Northwest Leads Increase In U.S. Home Prices

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MORTGAGE EXPERT
8 · 30 · 16

Home values moved higher last month both on a month-over-month and year-over-year basis, and the Northwest was out front of the gains.

As of June, the S&P CoreLogic Case-Shiller 20-City Composite Home Price Index was 189.87, according to data released Tuesday.

U.S. home prices have increased 0.8 percent compared to one month previous.
Home prices were 5.1 percent higher than a year previous.

The index stands 42 percent higher than the low reached in March 2012 but is still 8 percent below the July 2006 high.

Among the 20 largest metropolitan areas, Portland, Oregon, had the largest year-over-year increase from June 2015: 12.6 percent. Seattle’s 11.0 percent was next; then 9.2 percent in Denver, 8.9 percent in Dallas and 7.9 percent in Tampa, Florida.

A 2.0 percent rise in both New York and the District of Columbia was the smallest of the 20 cities tracked in the Case-Shiller report.

Another home-price index released Monday from Black Knight Financial Services indicated that the average
U.S. home price was $265,000 in June.

Black Knight’s average was up 0.8 percent from May and 5.3 percent higher than in June 2015.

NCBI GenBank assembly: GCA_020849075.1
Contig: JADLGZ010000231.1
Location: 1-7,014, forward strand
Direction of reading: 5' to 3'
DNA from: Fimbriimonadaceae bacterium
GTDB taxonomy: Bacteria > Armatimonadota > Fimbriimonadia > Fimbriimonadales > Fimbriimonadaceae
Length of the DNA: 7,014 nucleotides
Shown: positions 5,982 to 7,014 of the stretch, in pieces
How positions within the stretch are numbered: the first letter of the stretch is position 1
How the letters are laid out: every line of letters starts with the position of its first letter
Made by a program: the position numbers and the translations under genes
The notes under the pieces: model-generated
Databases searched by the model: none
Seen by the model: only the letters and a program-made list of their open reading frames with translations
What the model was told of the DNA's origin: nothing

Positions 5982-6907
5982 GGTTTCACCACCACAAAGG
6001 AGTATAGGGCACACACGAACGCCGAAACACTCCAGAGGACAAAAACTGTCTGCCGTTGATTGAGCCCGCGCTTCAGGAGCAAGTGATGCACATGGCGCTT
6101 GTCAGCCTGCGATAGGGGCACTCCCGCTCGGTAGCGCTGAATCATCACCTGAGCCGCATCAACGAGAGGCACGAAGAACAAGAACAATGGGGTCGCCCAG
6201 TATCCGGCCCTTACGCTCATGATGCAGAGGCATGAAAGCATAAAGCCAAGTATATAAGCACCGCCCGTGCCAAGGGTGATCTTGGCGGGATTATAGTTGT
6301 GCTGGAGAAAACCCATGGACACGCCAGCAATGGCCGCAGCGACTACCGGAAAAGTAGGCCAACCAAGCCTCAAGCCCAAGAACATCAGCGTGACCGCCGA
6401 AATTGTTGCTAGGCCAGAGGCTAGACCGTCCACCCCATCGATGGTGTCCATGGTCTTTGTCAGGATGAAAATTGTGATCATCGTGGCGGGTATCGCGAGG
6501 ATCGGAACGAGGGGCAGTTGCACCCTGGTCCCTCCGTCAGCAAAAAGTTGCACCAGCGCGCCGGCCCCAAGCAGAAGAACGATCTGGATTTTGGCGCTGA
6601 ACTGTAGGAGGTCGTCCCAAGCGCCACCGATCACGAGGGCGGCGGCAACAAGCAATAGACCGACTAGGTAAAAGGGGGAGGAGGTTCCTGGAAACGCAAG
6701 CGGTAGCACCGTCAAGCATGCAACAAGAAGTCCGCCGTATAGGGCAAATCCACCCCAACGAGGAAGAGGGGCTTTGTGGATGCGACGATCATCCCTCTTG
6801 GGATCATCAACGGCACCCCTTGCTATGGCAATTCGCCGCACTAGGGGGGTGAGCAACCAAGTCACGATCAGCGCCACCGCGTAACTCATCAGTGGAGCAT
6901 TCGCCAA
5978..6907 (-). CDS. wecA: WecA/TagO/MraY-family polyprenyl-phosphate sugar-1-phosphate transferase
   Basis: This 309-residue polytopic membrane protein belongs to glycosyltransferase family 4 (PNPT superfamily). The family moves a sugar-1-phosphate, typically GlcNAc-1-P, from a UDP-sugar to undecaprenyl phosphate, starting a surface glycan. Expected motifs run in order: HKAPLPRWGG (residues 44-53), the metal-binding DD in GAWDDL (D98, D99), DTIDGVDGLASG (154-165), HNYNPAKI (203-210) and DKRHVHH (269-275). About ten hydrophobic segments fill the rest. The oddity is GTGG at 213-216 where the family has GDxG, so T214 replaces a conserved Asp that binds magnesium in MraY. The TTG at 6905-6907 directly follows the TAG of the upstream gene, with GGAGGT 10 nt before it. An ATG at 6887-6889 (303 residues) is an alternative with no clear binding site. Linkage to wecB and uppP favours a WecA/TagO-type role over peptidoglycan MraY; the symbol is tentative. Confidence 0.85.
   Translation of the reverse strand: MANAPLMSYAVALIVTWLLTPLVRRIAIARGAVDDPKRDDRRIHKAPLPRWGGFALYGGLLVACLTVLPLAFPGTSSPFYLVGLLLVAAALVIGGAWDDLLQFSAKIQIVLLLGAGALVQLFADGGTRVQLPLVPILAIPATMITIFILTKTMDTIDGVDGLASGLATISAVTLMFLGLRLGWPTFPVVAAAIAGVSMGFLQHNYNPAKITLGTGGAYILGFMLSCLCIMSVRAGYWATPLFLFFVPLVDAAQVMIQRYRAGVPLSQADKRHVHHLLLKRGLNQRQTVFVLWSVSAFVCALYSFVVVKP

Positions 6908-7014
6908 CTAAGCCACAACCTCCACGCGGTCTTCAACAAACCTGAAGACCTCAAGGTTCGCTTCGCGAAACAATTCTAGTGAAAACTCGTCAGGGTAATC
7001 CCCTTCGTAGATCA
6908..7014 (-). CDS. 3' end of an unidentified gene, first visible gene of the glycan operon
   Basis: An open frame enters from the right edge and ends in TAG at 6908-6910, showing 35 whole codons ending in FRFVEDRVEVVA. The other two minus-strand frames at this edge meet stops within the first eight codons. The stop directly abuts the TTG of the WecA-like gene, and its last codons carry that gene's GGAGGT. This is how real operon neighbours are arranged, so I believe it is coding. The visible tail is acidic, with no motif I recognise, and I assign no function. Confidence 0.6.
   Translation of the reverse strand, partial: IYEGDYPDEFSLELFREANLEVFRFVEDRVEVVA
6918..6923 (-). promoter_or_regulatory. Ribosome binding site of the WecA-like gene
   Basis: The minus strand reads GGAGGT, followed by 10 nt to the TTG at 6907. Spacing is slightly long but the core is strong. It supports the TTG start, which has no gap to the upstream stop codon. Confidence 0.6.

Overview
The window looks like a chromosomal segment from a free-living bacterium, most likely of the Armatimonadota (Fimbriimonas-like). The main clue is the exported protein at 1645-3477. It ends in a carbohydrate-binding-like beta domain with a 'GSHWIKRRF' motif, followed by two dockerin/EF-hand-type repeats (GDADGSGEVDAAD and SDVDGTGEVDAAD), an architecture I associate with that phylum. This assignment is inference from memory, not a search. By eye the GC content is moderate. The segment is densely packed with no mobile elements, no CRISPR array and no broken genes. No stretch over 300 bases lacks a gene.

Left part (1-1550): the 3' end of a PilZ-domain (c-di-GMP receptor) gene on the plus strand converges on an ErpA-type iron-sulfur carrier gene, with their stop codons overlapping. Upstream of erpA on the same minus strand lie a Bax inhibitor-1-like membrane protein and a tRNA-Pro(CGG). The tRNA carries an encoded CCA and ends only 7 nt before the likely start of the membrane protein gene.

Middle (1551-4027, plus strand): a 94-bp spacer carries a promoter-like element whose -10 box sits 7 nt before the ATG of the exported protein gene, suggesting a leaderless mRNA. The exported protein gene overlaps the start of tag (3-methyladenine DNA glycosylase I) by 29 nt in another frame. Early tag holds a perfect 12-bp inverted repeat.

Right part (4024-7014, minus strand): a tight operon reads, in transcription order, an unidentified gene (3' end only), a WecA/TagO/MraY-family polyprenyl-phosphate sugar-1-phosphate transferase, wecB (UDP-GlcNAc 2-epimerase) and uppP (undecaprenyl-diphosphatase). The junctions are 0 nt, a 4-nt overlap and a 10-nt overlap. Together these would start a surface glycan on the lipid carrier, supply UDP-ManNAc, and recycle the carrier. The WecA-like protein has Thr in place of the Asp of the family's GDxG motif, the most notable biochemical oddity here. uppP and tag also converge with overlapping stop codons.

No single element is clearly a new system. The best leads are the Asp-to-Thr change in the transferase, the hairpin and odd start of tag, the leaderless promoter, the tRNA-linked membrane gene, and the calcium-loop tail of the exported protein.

Home prices in Carson City, Nevada increased 2.4 percent from May 2016, Black Knight reported, the most of any metropolitan statistical area.

No. 2 was the Cleveland MSA, where prices climbed 1.9 percent. After that was 1.8 percent in both Walla Walla, Washington, and Longview, Washington.

Last week, the Federal Housing Finance Agency reported that its seasonally adjusted national house price index was 234.8 as of June 2016

FHFA’s index increased 0.2 percent from the prior month and climbed 5.6  percent from a year prior.

On a quarterly basis, FHFA reports that second-quarter home prices in Oregon have risen 11.7 percent from the same period last year — the biggest gain of any state.

Washington home prices increased 10.4 percent, then Colorado’s 10.2 percent, Florida’s 10.0 percent and Nevada’s 9.7 percent.

With an 0.4 percent year-over-year decline, home prices in Vermont were the worst versus the second-quarter 2015.

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Mortgage Daily Staff

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